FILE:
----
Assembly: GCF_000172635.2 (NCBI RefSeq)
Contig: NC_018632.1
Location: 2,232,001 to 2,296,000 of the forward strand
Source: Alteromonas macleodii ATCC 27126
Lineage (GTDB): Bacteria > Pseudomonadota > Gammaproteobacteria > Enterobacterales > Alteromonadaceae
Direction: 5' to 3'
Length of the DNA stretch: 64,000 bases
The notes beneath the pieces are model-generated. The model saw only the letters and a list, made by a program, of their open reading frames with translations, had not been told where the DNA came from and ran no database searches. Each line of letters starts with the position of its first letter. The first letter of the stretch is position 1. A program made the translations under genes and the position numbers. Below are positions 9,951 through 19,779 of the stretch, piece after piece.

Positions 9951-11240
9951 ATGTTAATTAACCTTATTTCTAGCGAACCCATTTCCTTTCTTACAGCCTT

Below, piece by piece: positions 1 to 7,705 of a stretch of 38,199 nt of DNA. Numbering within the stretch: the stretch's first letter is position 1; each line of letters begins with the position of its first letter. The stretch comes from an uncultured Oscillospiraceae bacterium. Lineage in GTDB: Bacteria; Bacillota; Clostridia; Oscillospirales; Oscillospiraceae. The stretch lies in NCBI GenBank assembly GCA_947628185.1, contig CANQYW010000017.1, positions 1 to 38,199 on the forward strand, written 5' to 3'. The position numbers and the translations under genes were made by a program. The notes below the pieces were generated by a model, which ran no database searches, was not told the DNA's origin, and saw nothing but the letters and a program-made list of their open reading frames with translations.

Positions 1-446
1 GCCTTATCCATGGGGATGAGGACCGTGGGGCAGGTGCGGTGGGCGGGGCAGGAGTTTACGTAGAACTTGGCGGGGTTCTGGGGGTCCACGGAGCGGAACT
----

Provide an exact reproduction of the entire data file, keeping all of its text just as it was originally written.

Assembly: GCF_000172635.2 (NCBI RefSeq)
Contig: NC_018632.1
Location: 2,232,001 to 2,296,000 of the forward strand
Source: Alteromonas macleodii ATCC 27126
Lineage (GTDB): Bacteria > Pseudomonadota > Gammaproteobacteria > Enterobacterales > Alteromonadaceae
Direction: 5' to 3'
Length of the DNA stretch: 64,000 bases
The notes beneath the pieces are model-generated. The model saw only the letters and a list, made by a program, of their open reading frames with translations, had not been told where the DNA came from and ran no database searches. Each line of letters starts with the position of its first letter. The first letter of the stretch is position 1. A program made the translations under genes and the position numbers. Below are positions 9,951 through 19,779 of the stretch, piece after piece.

Positions 9951-11240
9951 ATGTTAATTAACCTTATTTCTAGCGAACCCATTTCCTTTCTTACAGCCTT

Below, piece by piece: positions 1 to 7,705 of a stretch of 38,199 nt of DNA. Numbering within the stretch: the stretch's first letter is position 1; each line of letters begins with the position of its first letter. The stretch comes from an uncultured Oscillospiraceae bacterium. Lineage in GTDB: Bacteria; Bacillota; Clostridia; Oscillospirales; Oscillospiraceae. The stretch lies in NCBI GenBank assembly GCA_947628185.1, contig CANQYW010000017.1, positions 1 to 38,199 on the forward strand, written 5' to 3'. The position numbers and the translations under genes were made by a program. The notes below the pieces were generated by a model, which ran no database searches, was not told the DNA's origin, and saw nothing but the letters and a program-made list of their open reading frames with translations.

Positions 1-446
1 GCCTTATCCATGGGGATGAGGACCGTGGGGCAGGTGCGGTGGGCGGGGCAGGAGTTTACGTAGAACTTGGCGGGGTTCTGGGGGTCCACGGAGCGGAACT